Winning over the online crowd

Childhood friends Aira Medina and Chi Gibbs were originally teachers by trade—they worked at Raya School and Rachell Allen Reviewers USA, respectively—but spent their downtime together as students at The Fashion Institute of the Philippines, where they took classes in pattern-making and sewing. What started as a hobby eventually steered their careers in a new direction when they founded their fashion line Neon Island in 2013.

Their collections are diverse, ranging from swimwear to sweaters, but they draw from a main well of creativity: "We believe travel is part of the job, simply because we derive a lot of our inspiration from our travels," says Medina, who oversees the operations end of the business. "Our advocacy is really to celebrate everything local, thus the name Neon Island." Not only does Neon Island source its materials locally, but many of its designs have that distinctly Filipino touch: Their first bag line featured photography from their travels all across the country, including Bohol, Pampanga, and Boracay. 

Aira Medina and Chi Gibbs of Neon Island Share Their Success Story

The two occasionally run their business from exotic locales, but these “workactions” aren’t the only ace they have up their sleeves. "We always knew how important social media is, so we wanted to see people's feedback before we actually sold our stuff," says Gibbs, who takes charge of Neon Island’s marketing efforts. "When you're in this business, research plays a big role in knowing what your customers like and what works for them, while staying true to your brand at the same time. You have to find a good mix of both." Gibbs and Medina tapped into that foresight early on to build buzz around their then-new brand, posting their designs online until some of their celebrity friends were spotted in Neon Island garb as well. 

In the run up to a 2013 weekend bazaar, where the pair officially began retailing their pieces, Neon Island’s website and social network accounts had already been amassing a growing following for the brand. People flocked to them at the event, eager to purchase an item they had seen online, and their stocks quickly sold out. No doubt, it was a sign that the time had come to embrace entrepreneurship and manage Neon Island full-time. "We proved that social media was very powerful even back then—and to think, that was three years ago!" Gibbs exclaims.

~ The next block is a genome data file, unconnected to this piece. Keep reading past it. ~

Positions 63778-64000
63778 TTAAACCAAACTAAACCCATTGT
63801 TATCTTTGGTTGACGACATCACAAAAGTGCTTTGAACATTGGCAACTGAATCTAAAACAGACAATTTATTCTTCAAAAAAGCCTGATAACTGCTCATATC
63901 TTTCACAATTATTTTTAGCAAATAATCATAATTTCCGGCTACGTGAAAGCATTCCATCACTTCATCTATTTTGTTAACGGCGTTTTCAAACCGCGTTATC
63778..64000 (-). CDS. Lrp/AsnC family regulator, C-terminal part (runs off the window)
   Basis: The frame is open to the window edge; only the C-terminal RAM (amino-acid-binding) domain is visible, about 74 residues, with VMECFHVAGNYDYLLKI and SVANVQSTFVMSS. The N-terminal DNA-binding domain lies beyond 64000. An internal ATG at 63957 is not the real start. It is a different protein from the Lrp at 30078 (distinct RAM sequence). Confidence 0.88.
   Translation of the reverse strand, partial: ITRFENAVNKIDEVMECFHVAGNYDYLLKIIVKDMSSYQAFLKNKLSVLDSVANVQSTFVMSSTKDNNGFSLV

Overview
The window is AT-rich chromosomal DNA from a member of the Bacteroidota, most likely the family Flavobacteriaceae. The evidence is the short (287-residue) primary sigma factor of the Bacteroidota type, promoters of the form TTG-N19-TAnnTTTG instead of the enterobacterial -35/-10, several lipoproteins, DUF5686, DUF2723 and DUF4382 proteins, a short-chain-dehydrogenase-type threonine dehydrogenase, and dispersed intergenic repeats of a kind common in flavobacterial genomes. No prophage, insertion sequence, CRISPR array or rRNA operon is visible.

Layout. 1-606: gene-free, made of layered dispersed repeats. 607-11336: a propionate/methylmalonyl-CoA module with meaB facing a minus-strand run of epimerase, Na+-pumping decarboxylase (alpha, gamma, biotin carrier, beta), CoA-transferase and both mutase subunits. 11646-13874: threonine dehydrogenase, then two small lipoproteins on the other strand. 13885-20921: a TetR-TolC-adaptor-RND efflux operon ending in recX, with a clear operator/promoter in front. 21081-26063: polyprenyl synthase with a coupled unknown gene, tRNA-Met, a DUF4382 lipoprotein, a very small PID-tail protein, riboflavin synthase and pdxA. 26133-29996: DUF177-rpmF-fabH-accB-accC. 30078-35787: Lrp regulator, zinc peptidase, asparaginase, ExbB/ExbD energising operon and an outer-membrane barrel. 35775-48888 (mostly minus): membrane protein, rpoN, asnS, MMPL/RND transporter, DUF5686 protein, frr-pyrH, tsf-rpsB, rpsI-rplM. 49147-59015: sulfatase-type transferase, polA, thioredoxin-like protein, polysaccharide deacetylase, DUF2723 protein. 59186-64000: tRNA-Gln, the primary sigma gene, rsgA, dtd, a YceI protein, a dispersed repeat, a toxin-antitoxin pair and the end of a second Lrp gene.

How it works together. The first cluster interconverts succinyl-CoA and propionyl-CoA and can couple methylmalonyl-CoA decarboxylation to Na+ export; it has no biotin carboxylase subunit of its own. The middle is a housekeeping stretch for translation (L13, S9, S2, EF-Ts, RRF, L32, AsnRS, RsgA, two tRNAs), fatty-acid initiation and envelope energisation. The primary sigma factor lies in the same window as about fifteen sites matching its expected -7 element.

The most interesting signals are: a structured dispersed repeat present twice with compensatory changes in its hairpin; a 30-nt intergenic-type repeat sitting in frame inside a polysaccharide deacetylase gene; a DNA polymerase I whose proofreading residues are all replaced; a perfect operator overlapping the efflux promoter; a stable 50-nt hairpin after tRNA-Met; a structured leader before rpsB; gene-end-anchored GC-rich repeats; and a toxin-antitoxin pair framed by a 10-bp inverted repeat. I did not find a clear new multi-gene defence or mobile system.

Aira Medina and Chi Gibbs of Neon Island

Neon Island now consigns its products to a network of brick-and-mortar stockists, but the bulk of their business is still very much online. "Since Day One, we really wanted Neon Island to be globally renowned, so we wanted to solidify our online presence and collaborate with other brands,” says Medina. A big part of that online strategy meant a reliable e-commerce platform: A friend had built their initial website for them from scratch, but because many of its functions had to be done manually, it was a challenge aligning their real-time inventory with that of the website’s: There were times when customers would order online not knowing that the item was already out of stock, or experience delays in the processing of their orders.

They made the shift to Shopify last year, and since then, Gibbs says, "It’s been a lot easier than having your own website, especially a DIY-type website like we had.” They were a tech-savvy duo, but they were fashion designers, not web developers: Every time they needed to change something in their old website, like updating their stock or applying discounts on items, they’d have to ask their friend to do the editing for them. "We decided that if we wanted to reach an international following, we had to have a really efficient website. That’s when we stated thinking about Shopify. It’s being used by different international brands already, so we felt like it was the most legitimate site that we could go to," adds Medina.

"We'd like to think that the success that our brand has had is due to social media,” says Gibbs, so they make a point to stay consistent online in terms of the brand’s aesthetics and branding. “It's like a baby we have to feed regularly and take good care of it. We keep content fresh for our customers, because as time goes by, it's only getting more and more important in terms of marketing. I think a lot of other brands are only realizing this now, how important the role of social media is in growing a business."